Wednesday, March 31, 2010

A Family Divided

In his piece called “Aria,” Rodriguez argues that bilingual children should be allowed to be comfortable with having two linguistic worlds. He argues that neither identity should dictate over the other. Both the public and private identities should be valued by the individual. Too often, our multilingual students lose a sense of themselves, as they assimilate into the dominant culture.

“as we learned more and more English, we shared fewer and fewer words with our parents. Sentences needed to be spoken slowly when a child addressed his mother or father. (Often the parent wouldn’t understand.) The child would need to repeat himself (Still the parent misunderstood.) The young voice, frustrated, would end up saying, “Never mind—the subject was closed. Dinners would be noisy with the clinking of knives and forks against dishes. My mother would smile softly between her remarks; my father at the other end of the table would chew and chew at his food, while he stared over the heads of his children.” (37).
I felt that this family of children learning English was in some ways the breakdown of the family. Communication became frustrating. I am somewhat surprised that how these children, now bilingual, didn’t revert back to Spanish to communicate with their parents once they become comfortable with their public language. I think it is interesting how his mother would still attempt to be a part of the circle, while the father almost distances himself from conversation with his family at all. He stares beyond them, all closeness appearing to be lost. Later in the article, Rodriguez mentions that he even loses the names to call his parents—no name actually fits. :(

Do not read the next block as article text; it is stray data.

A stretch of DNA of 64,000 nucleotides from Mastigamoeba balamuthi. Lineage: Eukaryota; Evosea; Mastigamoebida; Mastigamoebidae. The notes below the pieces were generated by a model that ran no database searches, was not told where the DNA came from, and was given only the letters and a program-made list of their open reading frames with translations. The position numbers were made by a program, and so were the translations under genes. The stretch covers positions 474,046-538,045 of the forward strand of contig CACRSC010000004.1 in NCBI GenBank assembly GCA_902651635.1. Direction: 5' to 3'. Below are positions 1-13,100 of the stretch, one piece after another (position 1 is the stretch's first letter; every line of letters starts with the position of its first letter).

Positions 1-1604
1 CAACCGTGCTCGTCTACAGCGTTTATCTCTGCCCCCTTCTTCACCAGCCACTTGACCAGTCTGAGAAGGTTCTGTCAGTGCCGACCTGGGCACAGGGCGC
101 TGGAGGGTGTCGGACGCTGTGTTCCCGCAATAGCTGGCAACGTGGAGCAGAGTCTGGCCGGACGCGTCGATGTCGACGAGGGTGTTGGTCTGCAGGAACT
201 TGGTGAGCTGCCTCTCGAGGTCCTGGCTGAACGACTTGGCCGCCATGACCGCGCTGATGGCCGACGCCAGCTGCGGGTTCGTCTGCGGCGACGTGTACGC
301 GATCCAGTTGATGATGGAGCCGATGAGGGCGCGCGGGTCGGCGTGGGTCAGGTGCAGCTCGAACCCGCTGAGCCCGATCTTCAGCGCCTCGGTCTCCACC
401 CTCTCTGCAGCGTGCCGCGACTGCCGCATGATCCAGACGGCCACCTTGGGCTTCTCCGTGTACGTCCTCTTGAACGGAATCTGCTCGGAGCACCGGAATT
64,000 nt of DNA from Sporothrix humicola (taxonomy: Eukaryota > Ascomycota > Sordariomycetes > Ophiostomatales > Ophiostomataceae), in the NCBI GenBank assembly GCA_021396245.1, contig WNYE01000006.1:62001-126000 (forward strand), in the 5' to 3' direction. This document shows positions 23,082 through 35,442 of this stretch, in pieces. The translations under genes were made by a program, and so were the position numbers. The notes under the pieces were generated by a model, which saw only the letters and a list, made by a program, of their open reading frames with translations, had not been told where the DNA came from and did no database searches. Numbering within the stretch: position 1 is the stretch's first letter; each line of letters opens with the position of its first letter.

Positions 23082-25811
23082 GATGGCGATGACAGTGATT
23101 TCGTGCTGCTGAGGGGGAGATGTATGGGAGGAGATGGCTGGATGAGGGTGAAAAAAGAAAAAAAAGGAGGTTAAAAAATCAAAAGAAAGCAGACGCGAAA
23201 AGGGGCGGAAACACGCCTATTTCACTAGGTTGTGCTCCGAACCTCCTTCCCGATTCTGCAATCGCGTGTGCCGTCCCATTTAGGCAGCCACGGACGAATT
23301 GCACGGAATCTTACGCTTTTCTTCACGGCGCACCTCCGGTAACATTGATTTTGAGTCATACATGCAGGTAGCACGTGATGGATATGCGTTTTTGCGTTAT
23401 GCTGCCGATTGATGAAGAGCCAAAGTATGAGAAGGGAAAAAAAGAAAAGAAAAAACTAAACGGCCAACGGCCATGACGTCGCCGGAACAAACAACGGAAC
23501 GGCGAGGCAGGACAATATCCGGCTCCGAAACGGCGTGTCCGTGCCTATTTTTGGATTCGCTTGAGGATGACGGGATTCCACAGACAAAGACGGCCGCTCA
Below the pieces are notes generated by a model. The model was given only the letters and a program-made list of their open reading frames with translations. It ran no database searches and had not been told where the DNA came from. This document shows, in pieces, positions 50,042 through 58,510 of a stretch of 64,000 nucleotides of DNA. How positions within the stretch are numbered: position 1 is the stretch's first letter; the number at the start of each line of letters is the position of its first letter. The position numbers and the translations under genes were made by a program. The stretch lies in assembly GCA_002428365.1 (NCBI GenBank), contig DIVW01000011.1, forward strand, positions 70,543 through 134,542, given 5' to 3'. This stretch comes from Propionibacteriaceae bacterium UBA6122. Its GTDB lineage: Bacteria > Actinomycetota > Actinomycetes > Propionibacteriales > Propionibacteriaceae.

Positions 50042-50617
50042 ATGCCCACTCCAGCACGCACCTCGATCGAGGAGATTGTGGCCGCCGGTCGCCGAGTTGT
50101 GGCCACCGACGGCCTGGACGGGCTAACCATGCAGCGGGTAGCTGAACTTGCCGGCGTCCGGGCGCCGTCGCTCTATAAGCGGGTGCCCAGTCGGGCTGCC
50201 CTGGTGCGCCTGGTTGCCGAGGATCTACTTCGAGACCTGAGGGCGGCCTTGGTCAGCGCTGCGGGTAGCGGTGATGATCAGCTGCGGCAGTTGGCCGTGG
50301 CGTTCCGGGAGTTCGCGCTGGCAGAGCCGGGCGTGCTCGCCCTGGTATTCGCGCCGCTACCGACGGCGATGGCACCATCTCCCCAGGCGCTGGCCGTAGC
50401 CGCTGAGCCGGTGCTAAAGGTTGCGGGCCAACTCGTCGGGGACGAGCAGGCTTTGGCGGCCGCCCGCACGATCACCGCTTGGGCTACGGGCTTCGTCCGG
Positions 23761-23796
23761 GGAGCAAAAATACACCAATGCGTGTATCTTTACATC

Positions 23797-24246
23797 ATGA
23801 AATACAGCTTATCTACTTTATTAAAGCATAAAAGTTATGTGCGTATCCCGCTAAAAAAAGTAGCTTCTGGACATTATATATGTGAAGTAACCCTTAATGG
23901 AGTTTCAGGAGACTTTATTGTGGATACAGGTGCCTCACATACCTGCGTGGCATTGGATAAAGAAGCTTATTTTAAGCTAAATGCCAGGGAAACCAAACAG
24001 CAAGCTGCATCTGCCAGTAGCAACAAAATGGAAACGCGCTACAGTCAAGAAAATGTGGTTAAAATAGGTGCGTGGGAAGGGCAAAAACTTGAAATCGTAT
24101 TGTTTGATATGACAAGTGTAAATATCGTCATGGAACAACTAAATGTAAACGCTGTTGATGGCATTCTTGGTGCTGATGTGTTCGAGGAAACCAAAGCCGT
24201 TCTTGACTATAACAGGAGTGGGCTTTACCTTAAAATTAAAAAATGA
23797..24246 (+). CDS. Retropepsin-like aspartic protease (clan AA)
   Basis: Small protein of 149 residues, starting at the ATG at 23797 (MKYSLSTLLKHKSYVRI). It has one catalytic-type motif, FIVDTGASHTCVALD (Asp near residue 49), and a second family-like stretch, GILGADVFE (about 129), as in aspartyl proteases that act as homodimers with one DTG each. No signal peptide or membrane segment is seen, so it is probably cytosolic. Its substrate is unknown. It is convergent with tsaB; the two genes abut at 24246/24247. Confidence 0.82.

The article made me sad. When I finished, I found myself just sitting sitting and thinking about how language effected this family. Language had the power to pull apart a family unit. The article made me see the importance of balance of language in the classroom. As a speaker of only English, I never thought I might be putting my students in a situation where they are being alienated from their families. I appreciate other languages, but I’m not sure I do a good enough job of incorporating it into my classroom and curriculum


  1. Kate's point about the breakdown of the family unit due to the learning of the English language is huge. Teenagers as a whole often rebel against their parents and begin to shut down and not offer up important ideas or information to their parents or guardians, but the way the Rodriguez children shut down so quickly was disturbing. It seems that they lost their communication completely with their obtainment of the dominant language. Their frustrations with their parents not being able to understand as quickly as they wanted them too was evident. As a reader it was difficult to see the parents stick to what the nuns had suggested and speak strictly English at home. Code switching as Collier discusses in her article would have helped to maintain the natural language and communication at home as well as possibly promote the English language as a family bonding experience.